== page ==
Top City regulator used tax break scheme

Charles Randell, incoming chair of the Financial Conduct Authority

The incoming head of the financial industry regulator had to repay tax after using an unapproved tax break scheme.

Charles Randell, who becomes chair of the Financial Conduct Authority in April, told MPs he had made an “error of judgement” by putting money into Ingenious Film Partners 2.

The scheme makes use of tax breaks available to promote film productions.

Mr Randell paid into the scheme between 2006 and 2011.

He told MPs on the Treasury Committee that the scheme had been recommended to him by a financial advisor and he had been assured it was approved by HMRC.

But Mr Randell said that it had been “an error of judgement” that he had failed to further investigate those assurances.

“I was reassured that this partnership had been discussed with senior officials at HMRC, who had indicated that they approved of it,” he told MPs.

“It’s clear to me now that, far from taking any comfort from that, I should have seen it as a warning signal.”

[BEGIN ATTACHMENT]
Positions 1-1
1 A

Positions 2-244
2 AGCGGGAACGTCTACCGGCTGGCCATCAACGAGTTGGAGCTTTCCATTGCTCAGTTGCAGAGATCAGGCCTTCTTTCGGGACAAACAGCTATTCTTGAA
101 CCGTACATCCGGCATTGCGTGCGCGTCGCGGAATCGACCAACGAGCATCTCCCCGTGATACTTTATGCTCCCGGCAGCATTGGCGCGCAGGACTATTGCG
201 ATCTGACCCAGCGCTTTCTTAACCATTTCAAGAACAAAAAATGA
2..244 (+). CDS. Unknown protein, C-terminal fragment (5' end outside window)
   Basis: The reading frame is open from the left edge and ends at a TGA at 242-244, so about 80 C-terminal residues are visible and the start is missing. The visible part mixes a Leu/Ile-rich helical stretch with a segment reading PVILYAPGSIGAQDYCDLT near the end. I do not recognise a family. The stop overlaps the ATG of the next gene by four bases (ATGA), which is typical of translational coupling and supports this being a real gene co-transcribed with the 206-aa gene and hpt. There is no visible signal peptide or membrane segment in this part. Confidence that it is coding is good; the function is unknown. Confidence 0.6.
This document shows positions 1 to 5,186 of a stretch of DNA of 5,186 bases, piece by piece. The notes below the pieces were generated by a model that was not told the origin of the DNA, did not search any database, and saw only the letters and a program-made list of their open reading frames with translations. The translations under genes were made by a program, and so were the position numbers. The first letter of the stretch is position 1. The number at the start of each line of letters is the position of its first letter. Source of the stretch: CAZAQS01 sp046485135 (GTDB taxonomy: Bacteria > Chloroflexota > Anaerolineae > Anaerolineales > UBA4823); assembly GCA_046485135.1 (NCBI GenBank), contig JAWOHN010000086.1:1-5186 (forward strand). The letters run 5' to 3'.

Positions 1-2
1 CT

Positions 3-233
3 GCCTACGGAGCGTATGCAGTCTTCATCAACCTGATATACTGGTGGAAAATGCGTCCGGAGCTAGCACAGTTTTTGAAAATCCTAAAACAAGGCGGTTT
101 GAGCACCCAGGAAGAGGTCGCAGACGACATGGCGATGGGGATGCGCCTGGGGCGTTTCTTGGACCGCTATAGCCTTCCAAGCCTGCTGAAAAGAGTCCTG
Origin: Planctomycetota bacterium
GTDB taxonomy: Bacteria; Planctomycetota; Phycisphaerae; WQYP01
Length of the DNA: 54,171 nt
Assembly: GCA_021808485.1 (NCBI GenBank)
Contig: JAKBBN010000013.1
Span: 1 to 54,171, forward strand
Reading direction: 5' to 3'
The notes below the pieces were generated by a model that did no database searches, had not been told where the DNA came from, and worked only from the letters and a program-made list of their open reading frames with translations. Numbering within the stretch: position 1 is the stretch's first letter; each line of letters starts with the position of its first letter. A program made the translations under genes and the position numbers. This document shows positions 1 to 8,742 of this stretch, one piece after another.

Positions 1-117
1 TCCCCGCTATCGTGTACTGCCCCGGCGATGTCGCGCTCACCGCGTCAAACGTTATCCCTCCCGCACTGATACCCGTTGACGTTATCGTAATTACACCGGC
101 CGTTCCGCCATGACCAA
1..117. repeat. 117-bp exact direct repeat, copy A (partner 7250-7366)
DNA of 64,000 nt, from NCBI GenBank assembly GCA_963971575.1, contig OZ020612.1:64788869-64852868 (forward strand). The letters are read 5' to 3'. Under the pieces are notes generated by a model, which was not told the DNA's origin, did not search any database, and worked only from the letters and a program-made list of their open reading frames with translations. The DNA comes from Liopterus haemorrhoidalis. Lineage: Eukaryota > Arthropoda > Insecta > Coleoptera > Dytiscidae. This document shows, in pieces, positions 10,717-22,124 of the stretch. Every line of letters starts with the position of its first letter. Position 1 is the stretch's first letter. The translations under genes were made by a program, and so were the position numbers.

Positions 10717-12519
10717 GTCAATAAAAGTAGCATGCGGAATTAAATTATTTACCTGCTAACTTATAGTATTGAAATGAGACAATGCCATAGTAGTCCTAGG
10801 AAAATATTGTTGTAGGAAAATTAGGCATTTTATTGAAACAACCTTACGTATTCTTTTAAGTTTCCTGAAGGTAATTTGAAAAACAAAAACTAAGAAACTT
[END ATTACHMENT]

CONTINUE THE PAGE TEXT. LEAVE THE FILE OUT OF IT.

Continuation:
Legal battles

When HMRC ruled that the tax scheme was not valid, Mr Randell had to pay back £114,000 plus interest.

The Ingenious tax schemes attracted investment from many high-profile figures. The cash raised has been used to help produce films including, Avatar, Life of Pi and Die Hard 4.

But Ingenious has lost several legal battles with HMRC, resulting in its clients having to pay unpaid tax.

It was estimated that the most recent ruling, in June of last year, could cost clients close to £700m.

‘Clever wheeze’

Mr Randell was appearing at a parliamentary hearing into his appointment to chair the FCA, which is accountable to Treasury and parliament.

At the time of his investments in the Ingenious scheme he was a partner at the city law firm Slaughter and May and an advisor to the government.

He agreed with Nicky Morgan, chair of the Treasury Committee, when she asked Mr Randell whether the scheme would, to a member of the public, look like “some rather clever tax wheeze … the sort of scheme that is not open to many of the consumers who invest in businesses regulated by the FCA”.

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